The study-design was circulated to all doctors working in the
contraception and sexual health clinics and to all practice managers
from GP surgeries in Southampton, where IUD insertions were being
regularly undertaken. Data was collected from CASH clinics and also
from four GP surgeries which participated in the study. Study-design
was approved by the local Ethics Committee.

Aarti Umranikar and Sameer Umranikar 609
From this, information was obtained regarding the type of
contraceptive method used by women. This enabled us to find out the
use of IUD/IUS as a contraceptive method chosen by women in
comparison to other contraceptive methods offered.
Relevant findings were entered from these records with special
reference to counselling, information provided by the doctor about
failure rate of IUD/IUS, effect on menstruation, risk of expulsion, risk
of perforation, infection, etc.
A total number of 50 such women were given a set of two
questionnaires (Appendices 1 and 2) regarding their experience while
using the contraceptive services; and 39 women agreed to participate
and replied by filling the proforma of several questions. Analysis of the
data was undertaken regarding quality of services provided and
patient satisfaction. The questionnaire involved details about patient
satisfaction ranging from extremely happy to very dissatisfied, graded
from 5 to 1, respectively. All the results on satisfaction were assessed
using ‘Likert Scale of Patient Satisfaction’.
RESULTS
A total number of 1,524 patients attended the clinics during the study
period
TABLE 1: Method of Contraception Used by Women
Method of Contraception
No. of Women
Percentage
Combined Oral Contraceptive Pill
459
30.19
(COCP) + Progesterone Only Pill (POP)
Injection Depo Provera
150
9.84
IUD/IUS
107
7.02
Implants
96
6.30
Others (Condoms, etc.)
712
46.72
Total
1,524
100
The findings show that a majority of women used either barrier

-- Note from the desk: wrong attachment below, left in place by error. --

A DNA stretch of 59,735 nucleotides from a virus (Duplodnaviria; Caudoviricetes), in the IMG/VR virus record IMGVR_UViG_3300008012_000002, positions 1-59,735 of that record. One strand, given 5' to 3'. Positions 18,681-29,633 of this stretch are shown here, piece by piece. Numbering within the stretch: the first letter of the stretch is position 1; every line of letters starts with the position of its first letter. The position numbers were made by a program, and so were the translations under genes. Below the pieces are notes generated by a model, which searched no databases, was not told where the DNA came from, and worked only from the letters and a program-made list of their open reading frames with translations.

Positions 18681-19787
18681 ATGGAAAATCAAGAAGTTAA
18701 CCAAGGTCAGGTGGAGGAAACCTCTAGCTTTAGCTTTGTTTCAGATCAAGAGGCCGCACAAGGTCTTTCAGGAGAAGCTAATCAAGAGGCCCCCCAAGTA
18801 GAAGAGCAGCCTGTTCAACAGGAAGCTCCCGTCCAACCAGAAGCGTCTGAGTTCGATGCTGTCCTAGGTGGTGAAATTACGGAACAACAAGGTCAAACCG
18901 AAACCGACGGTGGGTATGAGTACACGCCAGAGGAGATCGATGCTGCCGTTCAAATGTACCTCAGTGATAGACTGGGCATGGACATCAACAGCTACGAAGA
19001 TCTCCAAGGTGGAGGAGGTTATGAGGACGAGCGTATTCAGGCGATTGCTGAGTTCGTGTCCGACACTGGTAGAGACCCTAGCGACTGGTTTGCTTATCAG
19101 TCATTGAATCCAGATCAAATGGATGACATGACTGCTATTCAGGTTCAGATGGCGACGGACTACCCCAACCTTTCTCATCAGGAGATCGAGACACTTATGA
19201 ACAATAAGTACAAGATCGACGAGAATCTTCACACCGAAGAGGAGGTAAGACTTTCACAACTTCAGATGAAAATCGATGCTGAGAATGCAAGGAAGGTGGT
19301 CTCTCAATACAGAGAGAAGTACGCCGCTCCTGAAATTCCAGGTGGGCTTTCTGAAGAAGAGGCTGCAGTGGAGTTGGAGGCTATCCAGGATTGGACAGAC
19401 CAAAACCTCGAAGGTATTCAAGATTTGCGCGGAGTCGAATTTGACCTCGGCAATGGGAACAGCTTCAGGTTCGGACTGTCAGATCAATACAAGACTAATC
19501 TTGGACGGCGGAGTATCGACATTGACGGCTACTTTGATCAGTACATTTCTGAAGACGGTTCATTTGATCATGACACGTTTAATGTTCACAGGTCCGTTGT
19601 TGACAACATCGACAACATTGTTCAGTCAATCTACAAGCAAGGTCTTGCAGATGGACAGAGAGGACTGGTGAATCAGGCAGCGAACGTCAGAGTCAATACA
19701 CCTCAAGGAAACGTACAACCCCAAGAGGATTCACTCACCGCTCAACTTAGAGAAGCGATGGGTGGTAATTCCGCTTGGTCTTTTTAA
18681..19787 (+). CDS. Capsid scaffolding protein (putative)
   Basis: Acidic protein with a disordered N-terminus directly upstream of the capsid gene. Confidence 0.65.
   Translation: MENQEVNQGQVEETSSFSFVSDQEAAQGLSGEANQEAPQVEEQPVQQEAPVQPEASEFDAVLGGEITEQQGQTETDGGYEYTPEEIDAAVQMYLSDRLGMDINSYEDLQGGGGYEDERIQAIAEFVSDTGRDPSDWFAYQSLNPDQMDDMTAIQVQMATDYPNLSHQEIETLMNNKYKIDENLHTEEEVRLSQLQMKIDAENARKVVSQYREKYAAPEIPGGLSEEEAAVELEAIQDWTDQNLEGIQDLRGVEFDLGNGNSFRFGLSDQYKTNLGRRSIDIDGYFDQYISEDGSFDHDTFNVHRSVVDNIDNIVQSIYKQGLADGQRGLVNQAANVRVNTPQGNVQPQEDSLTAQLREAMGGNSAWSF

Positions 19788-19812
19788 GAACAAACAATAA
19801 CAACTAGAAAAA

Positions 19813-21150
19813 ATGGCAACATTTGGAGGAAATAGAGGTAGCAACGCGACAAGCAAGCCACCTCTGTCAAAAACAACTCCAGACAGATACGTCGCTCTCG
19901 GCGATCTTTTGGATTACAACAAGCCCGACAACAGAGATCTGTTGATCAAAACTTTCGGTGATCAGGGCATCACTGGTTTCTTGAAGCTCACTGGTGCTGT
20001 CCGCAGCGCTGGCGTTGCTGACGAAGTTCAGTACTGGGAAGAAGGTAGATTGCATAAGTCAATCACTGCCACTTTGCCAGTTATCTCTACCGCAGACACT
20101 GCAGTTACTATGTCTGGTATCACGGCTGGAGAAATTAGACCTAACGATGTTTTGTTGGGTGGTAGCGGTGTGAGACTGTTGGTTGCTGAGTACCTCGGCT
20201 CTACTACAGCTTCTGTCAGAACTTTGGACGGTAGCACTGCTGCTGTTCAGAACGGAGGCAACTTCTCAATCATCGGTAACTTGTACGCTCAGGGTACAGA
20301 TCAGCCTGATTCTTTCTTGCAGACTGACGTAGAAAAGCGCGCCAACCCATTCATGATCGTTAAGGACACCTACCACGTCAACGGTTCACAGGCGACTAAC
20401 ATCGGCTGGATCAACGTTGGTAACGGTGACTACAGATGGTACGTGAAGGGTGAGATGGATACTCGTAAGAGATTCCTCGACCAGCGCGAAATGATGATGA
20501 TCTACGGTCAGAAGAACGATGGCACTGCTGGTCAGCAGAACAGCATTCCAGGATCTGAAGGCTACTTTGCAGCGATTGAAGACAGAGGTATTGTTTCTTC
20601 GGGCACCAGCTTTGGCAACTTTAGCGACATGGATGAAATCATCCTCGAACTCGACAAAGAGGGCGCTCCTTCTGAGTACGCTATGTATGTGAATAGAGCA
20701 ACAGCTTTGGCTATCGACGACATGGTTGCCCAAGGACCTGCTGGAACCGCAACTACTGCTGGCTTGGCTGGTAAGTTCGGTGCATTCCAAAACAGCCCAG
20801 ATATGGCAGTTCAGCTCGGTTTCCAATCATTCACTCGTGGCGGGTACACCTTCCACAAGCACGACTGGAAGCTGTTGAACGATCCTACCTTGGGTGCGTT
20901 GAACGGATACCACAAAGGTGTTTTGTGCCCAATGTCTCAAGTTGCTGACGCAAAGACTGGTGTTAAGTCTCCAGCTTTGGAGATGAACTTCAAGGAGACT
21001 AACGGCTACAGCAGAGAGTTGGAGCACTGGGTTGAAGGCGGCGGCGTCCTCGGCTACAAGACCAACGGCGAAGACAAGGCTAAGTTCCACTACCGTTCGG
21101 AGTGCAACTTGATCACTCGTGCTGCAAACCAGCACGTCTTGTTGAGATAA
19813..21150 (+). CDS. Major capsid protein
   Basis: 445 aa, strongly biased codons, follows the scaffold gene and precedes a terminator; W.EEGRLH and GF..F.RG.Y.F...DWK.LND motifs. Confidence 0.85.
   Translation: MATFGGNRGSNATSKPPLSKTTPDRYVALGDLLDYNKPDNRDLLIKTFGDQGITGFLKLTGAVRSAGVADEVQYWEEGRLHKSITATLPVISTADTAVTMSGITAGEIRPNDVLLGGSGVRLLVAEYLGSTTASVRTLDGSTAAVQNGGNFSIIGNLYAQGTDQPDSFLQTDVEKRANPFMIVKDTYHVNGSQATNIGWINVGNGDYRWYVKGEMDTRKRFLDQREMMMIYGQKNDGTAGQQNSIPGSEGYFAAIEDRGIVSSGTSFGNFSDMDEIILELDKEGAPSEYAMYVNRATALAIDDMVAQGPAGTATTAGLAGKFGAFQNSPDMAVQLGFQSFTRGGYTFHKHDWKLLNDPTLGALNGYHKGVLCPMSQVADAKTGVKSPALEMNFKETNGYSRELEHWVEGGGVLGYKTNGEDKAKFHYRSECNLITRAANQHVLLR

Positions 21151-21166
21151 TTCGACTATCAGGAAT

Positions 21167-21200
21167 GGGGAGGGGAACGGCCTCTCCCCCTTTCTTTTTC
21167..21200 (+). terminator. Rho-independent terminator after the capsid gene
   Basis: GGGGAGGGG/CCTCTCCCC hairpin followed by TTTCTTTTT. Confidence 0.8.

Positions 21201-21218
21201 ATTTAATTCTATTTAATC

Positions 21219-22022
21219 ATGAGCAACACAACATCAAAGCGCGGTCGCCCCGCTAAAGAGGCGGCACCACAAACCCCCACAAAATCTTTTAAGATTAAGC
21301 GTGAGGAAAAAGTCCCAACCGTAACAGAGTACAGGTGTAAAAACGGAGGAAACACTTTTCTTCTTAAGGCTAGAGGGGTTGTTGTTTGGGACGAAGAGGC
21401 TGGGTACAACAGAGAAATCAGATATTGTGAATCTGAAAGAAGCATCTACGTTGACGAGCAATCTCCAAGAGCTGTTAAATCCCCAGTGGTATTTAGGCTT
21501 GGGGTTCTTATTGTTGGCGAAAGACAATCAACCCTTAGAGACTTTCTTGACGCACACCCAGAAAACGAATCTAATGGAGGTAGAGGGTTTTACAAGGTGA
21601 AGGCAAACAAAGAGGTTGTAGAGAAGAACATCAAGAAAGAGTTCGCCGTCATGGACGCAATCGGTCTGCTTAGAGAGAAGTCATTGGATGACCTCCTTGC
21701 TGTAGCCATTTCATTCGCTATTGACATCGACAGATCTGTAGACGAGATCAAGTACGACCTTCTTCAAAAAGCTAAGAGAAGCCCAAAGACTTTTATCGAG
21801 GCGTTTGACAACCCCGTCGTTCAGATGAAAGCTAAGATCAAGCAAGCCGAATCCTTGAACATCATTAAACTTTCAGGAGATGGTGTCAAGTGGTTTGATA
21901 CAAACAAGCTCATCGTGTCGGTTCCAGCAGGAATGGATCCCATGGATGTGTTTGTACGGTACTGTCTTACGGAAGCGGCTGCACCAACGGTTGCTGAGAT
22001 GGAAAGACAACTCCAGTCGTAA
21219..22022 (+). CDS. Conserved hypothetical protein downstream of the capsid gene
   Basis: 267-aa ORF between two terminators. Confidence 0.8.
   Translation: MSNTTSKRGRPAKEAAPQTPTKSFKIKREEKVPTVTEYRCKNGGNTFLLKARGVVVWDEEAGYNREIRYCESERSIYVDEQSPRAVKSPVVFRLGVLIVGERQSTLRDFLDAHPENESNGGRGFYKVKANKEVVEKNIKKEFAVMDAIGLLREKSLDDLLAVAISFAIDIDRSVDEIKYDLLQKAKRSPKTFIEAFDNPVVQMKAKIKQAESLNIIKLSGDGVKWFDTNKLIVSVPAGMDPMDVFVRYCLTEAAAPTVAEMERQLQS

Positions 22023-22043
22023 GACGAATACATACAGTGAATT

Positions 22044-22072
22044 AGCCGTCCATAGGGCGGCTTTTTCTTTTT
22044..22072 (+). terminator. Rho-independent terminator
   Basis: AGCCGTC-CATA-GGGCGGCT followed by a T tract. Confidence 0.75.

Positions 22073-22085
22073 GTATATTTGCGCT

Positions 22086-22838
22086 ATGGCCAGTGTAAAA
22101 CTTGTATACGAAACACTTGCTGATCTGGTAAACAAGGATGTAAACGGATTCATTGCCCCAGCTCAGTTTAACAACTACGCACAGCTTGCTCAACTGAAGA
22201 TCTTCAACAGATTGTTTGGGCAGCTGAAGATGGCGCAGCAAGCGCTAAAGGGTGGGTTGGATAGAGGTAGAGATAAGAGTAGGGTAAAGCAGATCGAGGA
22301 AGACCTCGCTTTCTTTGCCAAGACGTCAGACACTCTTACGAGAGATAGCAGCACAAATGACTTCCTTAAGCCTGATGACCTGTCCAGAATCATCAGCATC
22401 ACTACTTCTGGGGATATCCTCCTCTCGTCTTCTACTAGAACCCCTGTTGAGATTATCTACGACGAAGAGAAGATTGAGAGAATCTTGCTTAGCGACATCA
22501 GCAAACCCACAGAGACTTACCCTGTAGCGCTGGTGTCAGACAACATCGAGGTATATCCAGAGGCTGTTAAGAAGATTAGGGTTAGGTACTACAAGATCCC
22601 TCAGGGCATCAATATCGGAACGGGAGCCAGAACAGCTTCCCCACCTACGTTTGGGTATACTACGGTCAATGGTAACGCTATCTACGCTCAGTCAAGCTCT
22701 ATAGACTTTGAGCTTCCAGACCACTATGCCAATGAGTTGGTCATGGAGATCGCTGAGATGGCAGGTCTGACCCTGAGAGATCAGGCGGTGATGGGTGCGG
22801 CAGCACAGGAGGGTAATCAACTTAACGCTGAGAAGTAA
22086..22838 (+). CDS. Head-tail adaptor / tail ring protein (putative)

contraception or the combined oral contraceptive pill. The usage of
IUD/IUS was found to be 7.02%.
The following is the analysis of data from 50 patients who had
undergone an IUD insertion:
TABLE 2: Age Distribution of the 50 Patients Who Used IUD/IUS
Age Group
No. of Women
Percentage
Below 20 years
1
2
20–40 years
41
82
Above 40 years
8
16
Total
50
100


610 Assessment and Patient Satisfaction following…
TABLE 3: Type of IUD Used by the 50 Patients
Type of IUD
No. of Women
Percentage
T-Safe Cu 380 A
23
46
Mirena IUS
24
48
Nova T
3
6
Frameless


Inert


Total
50

100

Using Fisher’s Exact Test, it was seen that there exists a statistically
significant correlation between the women’s perceptions regarding
‘overall services’ with their ‘experience at the time of coil insertion’ (P <
0.001). This shows that those women who had a good experience at the
time of coil insertion expressed a satisfactory response regarding the
services provided.
When overall services were compared with other parameters like
counselling, ability to ask questions, provision of information leaflets
and advice on pain relief, it was seen that there exists a correlation but
was not found to be statistically significant. (p>0.01)
DISCUSSION
Nearly 40 years ago, the United Nations conference on population
recognised family planning as a basic human right and stated that all
couples and individuals have the basic human right to plan their
families freely and responsibly and to have the information, education
and means to do so. As a result, over the past several decades, family
planning and contraception have emerged as the most important basic
social right of a human being and more so of a woman.
Large scale research conducted all over the world has led to the
development of various methods of contraception to be presented to the
woman or her partner. An ideal contraceptive should be 100%
convenient, coital independent, 100% reversible, 100% safe, cheap,
easy to distribute, independent of medical profession (no monitoring or
follow-up required), acceptable to be used by the woman and obviously
visible to the woman. All the available methods of contraception fall
short by one or more criteria, yet their efficacy far outweigh their risks
and, hence, are in use today. The various methods could be surgical like
sterilization (tubal ligation and vasectomy) and non-surgical like the
oral contraceptive pill (mini-pill, combined pill), male condom, female
condom, injection, implant, intrauterine device, intrauterine
systems-hormone releasing (IUD/IUS), caps, diaphragms, foams, gels,
etc. Different countries, all over the world, show varying percentages of
contraceptive methods used. In the U.K., 28% of the women use the pill,
21% use male condoms, 4% use the IUD/IUS (3% IUD + 1% IUS ) 3%
use injection/implant, 1% caps or diaphragms, 22% use surgical

Aarti Umranikar and Sameer Umranikar 611
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612 Assessment and Patient Satisfaction following…
methods (sterilization male, female), 2% use safe period method, and
1% use emergency contraception as per the Omnibus Survey, 2002
(Office for National Statistics).
Meanwhile, statistics from the developing world shows that in India,
1.9% use IUD/IUS, 1.2% use the pill, 31% women undergo sterilization